Sleepwalk

Celebrate the arrival of Friday and the weekend with this- a free download of an Aron Ya reworking of Moon Duo’s Sleepwalk (if trancey, psychedelic, repetitive, acid drenched drone rock is your bag. And if it isn’t, why isn’t it?)

Advertisements

Well It Seems So Real

More from Manchester’s musical back pages (and not Morrissey who makes it worse every time he opens his mouth right now- just when you think he can’t sink any further he does. Pretty soon it will be impossible to listen to The Smiths without visions of racist, far right fuckwittery). I overheard the opening to Why Can’t I Touch It? coming through from the TV and stopped in my tracks to let it go on. Whatever programme it was didn’t let it go on very long but it sounded superb, the reggae feel to the drums, the opening riff, all angular and jerky, followed by Pete Shelley’s high pitched frustration and confusion (I’ve always assumed this song is about sexual frustration). The twin guitars stalk around each other while the bass and drums play a kind of Mancunian dub version of Can. Why Can’t I Touch It? was released in 1979 and while it doesn’t necessarily sound very modern or 2018 it also doesn’t sound like it is nearly 40 years old.

Why Can’t I Touch It?

The Laser

There’s a lot of new music out now or imminently. Hardway Bros will put out a new ep at the end of May, 4 new tracks led off by this one- Friedman Feedback Loop Revision- where Sean Johnston loops some magic over a hi-hat and some drums and then lays waste to your speakers.

Sean’s ep releases over the last few years for New York label Throne Of Blood have been uniformly excellent, especially the Pleasure Cry 12″ from 2016 (with Argonaut being among the best tracks of the year to Bagging Area ears). If you want to catch up with the back catalogue you can get it all digitally at Bandcamp.

Slammed

Last week Slam celebrated a quarter of a century by taking over Rinse FM and inviting a load of guests to play mixes/podcasts. One of those invited was Andrew Weatherall who put forward the hour of music on the player below, which includes some speaker rattling reggae, some head rattling psychedelia and some weird stuff. You’ll find something to enjoy in it somewhere.

Polar Star

In this post-Brexit world we live in it seems more important than ever to keep looking forward, to try to keep finding things that make the days lighter and longer. Over in Sweden the Hoga Nord label have an ever expanding catalogue of leftfield music. This one from Fontan was released last August, a three track 12″ (now sold out). Hoga Nord claim that Fontan are Sweden’s ‘number one neo-psych band’ and I have no reason to doubt them. Is this trippy late 60s rock retrogressive? Possibly. But is it good? Yes indeed.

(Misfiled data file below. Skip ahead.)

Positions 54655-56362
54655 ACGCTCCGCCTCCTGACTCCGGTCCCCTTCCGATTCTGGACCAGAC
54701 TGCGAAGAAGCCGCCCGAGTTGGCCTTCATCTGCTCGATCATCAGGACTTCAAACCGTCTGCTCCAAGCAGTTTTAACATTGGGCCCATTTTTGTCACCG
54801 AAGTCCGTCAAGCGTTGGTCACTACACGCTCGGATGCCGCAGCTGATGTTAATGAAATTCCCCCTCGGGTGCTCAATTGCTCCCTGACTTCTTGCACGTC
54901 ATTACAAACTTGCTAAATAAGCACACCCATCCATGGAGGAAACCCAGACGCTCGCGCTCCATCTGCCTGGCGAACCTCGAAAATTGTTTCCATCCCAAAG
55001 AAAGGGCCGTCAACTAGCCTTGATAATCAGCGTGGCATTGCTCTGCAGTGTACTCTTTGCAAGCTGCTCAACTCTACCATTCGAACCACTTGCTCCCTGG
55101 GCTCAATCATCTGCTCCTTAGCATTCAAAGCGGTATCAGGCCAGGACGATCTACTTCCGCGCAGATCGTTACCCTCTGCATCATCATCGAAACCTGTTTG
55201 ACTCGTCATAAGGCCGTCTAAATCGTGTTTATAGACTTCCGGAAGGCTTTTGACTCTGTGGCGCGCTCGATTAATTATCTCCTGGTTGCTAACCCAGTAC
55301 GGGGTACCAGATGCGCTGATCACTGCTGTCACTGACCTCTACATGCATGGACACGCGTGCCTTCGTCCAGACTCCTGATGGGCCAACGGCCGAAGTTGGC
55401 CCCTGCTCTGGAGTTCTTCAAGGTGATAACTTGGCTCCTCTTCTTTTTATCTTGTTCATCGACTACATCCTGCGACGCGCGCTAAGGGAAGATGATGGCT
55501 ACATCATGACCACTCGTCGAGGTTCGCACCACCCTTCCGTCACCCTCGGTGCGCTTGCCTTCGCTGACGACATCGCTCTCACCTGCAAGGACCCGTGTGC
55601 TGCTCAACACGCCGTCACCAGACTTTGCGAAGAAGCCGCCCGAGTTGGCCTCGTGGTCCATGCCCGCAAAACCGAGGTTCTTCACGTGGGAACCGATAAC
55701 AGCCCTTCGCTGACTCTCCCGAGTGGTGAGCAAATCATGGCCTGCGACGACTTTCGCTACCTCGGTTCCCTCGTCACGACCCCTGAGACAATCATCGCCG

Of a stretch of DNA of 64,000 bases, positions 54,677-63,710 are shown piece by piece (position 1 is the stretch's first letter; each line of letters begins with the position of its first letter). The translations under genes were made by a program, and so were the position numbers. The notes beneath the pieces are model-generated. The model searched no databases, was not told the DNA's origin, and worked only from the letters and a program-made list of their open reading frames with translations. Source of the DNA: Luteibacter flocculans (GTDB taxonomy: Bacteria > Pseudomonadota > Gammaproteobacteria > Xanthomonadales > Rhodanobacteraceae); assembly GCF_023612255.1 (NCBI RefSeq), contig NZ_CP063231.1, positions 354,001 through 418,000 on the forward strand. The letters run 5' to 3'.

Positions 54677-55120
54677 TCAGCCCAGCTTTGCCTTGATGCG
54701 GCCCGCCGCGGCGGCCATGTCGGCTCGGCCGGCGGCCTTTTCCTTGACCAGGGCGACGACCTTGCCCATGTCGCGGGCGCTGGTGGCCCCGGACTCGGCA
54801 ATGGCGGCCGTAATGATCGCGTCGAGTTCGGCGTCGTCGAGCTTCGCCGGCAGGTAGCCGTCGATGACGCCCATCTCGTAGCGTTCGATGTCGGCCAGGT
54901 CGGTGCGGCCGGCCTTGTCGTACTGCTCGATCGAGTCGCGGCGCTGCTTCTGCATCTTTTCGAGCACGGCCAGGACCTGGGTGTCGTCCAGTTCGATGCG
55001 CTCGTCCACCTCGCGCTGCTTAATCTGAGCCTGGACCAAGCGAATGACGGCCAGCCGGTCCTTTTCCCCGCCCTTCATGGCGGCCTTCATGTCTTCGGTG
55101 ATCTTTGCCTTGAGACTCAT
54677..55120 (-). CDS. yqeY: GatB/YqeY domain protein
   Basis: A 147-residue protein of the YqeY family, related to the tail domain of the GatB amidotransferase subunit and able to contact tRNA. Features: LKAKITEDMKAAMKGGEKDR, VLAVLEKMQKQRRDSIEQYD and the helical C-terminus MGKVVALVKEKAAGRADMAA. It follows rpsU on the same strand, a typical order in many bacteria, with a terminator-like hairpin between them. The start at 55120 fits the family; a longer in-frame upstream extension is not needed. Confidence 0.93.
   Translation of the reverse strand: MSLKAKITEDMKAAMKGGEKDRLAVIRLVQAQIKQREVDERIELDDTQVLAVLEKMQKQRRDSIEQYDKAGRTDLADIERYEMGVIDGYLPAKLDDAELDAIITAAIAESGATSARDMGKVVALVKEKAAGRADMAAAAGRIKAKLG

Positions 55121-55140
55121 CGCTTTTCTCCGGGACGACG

The third track off the single, Sen Sen No Sen, is a psychedelic and repetitive delight, eight and a half minutes of drumming, percussion, glockenspiel with drones and heady noises.

Andromeda And The Moon

There’s lots of new stuff around at the moment. To continue yesterday’s theme, it’s not ‘new’ new stuff, but new stuff from older bands. There must be an analysis that says that April and May are good times to release music. Last week Gorillaz put out four new songs. I was going to type ‘dropped four new singles’ but I gagged a little bit at typing ‘dropped’ and I don’t think an internet only song counts as a single (or if singles even exist anymore. I know that 7″ singles still exist but when one artist releases an album and all the songs off it enter the top twenty, the single is pretty much a dead form I think).

The four new Gorillaz songs are a mixed bunch, and I suspect the album to follow will be too (which like all Gorillaz albums carries a long list of guest stars and collaborators from Grace Jones to De La Soul to Johnny Beth to Mavis Staples to Jamie Principle and so on). The best one and the only one I’ve so far wanted to listen to several times is Andromeda, which is a skip away from dance music, with a house beat and synths and a Damon vocal that isn’t just that listless one he usually does. It sounds like it was fun to make and is fun to listen to.

A bit less upfront, more subtle and more interested in texture and mood is this new song from Goldfrapp. I haven’t heard the whole album yet but this song, Moon In Your Mouth, is a lovely thing. The synths are moody, immersive and spacious, building, and Alison’s vocal matches them, soaring where it needs to. Goldfrapp flit from synth stomp albums to folky albums. This song takes parts from both and adds some science fiction.